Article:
October 15, 2013 on 1:35 am | In Sponsorship, Training | No Comments
This blog brought to you by TriSports Champion Ed Ten Eyck, who is a kick-ass duathlete and coach. Check out his blog or follow him on Twitter – ed_teneyck.
Not too long ago I was invited to an event at one of my local bike shops as an information night for Irongirl. I was to present information about running off the bike and how to avoid the feeling of heavy, or dead, legs. Being a standard distance duathlete and exercise physiologist I thought nothing of the matter as I could talk about running on or off the bike for hours. Since I only had 15 minutes I compiled a very well manicured list that can keep most people out of trouble! I will outline the different sections and then get into more detail later about each one.
- Bike efficiency
- Better running form
Bricks are the most common and possibly the most feared workout that new multisport athletes encounter. What is a brick? A brick is when you combine 2 workouts into 1. Whether it is a swim/bike, bike/run, whatever the combination you come up with you have a brick. So how can this help your run off the bike?
Specificity of training states that training should be relative and pertinent to the sport in which you are training. If you are going to bike and then run in competition, you should train that way so your body is used to the stress demands placed on it. By incorporating brick workouts into your training you are stressing the muscles in the same way that you will during a race. This allows your body to adapt to the stress more efficiently. This alone will not prevent you from having the feeling of heavy legs, but it is one of the tools used to help.
Bike efficiency is a very broad category but we will focus on pacing and cadence.
Pacing is the hardest thing for most, if not all, athletes who compete. The reason? We are all competitive and we all want to win. That being said, pacing on the swim or run followed by pacing on the bike can help you set yourself up for a successful run off the bike. Pacing can be done using a variety of tools; HRM, power meter, RPE, speed, and cadence. Personally I feel a power meter can be the best tool when planning your pacing strategy for the bike portion of a race. It is the only true direct measurement of effort you can monitor. So what is proper pacing? Pacing depends on a number of factors but if we just look at the bike portion of a race we would have to look at the distance that the bike portion is, the terrain, and what your goals are coming off the bike into the run. For shorter distance bike courses you will be able to ride at a higher pace than if you were riding a full IM course. The same can be said about flats versus hills. When it comes to the run off the bike, if you are looking for a solid overall performance and want to negative split the run, then pacing on the bike is key.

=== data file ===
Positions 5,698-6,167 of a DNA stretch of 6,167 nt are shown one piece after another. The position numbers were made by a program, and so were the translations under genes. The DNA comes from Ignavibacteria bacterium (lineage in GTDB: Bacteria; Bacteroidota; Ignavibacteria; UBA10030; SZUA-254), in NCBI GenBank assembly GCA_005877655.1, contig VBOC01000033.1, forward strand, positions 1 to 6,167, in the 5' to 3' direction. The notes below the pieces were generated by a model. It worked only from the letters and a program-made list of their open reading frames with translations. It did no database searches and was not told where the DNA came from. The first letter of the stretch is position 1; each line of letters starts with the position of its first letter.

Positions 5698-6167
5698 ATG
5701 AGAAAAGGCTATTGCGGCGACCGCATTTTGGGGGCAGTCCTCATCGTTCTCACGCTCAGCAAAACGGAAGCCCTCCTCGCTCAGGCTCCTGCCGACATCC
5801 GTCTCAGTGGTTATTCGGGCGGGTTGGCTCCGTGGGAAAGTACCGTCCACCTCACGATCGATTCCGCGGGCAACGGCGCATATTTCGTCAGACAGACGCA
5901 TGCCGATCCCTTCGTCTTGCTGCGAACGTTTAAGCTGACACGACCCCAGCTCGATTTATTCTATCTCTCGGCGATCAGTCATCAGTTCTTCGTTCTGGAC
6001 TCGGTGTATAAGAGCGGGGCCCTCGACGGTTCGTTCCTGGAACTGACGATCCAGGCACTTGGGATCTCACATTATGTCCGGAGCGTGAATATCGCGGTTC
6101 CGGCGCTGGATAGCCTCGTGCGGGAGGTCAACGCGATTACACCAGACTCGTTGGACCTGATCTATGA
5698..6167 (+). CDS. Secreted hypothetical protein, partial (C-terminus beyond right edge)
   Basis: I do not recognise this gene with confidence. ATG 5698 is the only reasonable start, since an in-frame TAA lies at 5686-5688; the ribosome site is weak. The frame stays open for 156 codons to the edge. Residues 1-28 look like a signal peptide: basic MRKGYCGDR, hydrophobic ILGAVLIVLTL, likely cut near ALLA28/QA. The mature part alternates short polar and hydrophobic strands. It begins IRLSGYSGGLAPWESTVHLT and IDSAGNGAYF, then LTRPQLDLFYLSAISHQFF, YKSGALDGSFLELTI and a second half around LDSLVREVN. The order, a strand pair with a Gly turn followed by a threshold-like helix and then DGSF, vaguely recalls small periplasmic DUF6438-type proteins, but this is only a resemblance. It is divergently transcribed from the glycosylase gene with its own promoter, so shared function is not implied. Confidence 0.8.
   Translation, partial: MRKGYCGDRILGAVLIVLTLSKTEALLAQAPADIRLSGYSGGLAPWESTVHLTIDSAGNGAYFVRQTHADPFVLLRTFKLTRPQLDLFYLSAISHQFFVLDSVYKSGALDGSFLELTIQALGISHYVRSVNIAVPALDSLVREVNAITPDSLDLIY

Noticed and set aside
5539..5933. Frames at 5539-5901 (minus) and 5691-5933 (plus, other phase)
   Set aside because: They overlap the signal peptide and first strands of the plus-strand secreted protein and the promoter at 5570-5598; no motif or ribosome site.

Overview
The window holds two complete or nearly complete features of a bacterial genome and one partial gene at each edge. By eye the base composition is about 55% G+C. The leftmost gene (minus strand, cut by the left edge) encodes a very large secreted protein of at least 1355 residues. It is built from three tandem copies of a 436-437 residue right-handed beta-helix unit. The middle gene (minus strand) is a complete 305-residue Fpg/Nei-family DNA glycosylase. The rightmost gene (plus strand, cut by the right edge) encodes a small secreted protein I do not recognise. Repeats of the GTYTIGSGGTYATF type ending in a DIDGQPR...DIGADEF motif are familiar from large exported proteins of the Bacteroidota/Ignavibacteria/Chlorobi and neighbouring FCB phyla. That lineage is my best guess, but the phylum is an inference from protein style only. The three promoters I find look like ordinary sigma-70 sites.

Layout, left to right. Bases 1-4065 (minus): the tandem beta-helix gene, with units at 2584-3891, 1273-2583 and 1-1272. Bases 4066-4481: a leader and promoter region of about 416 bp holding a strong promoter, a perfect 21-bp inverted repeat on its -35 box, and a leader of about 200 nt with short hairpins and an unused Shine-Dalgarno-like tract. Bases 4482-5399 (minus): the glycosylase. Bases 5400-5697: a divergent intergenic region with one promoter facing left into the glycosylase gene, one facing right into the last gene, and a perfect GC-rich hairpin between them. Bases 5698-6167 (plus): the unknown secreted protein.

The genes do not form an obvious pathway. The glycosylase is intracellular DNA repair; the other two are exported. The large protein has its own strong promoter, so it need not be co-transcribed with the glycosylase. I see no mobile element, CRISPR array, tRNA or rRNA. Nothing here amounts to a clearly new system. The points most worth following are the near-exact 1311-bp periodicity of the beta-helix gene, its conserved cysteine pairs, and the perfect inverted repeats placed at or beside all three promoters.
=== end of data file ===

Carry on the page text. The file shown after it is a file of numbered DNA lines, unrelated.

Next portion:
Cadence is the other side of bike efficiency. The faster you turn over the pedals the less stress per pedal stroke is placed on the muscle; however, more stress is placed on the cardiovascular system. What is the optimal cycling cadence? That is the never-ending question. A lot of research has come out supporting a cadence between 86-96 RPM. Is this perfect for everyone, no, but it is a general range that the majority of people will fall into. The more experience you have the easier it tends to be to maintain a cadence in this range. Some studies have shown that slightly higher cadence can benefit riders; however, there is a good deal of training that would be needed to adapt to the demands. Winter is a great time to practice this on an indoor trainer.
For the focus of multisport I feel the range of 86-96 RPM is ideal because when you get off the bike and you run at about the same RPM, your body is used to moving at that pace. When it comes to running, you are more efficient when running at a higher cadence because at lower cadence, the stored energy in the muscles is not used as effectively. Also, when you spin a higher cadence on the bike you are giving your muscles a break because you aren’t generating as much force per stroke. So the take home from this section is that your bike and run cadences should match, which will decrease the likelihood of feeling the onset of “heavy legs.”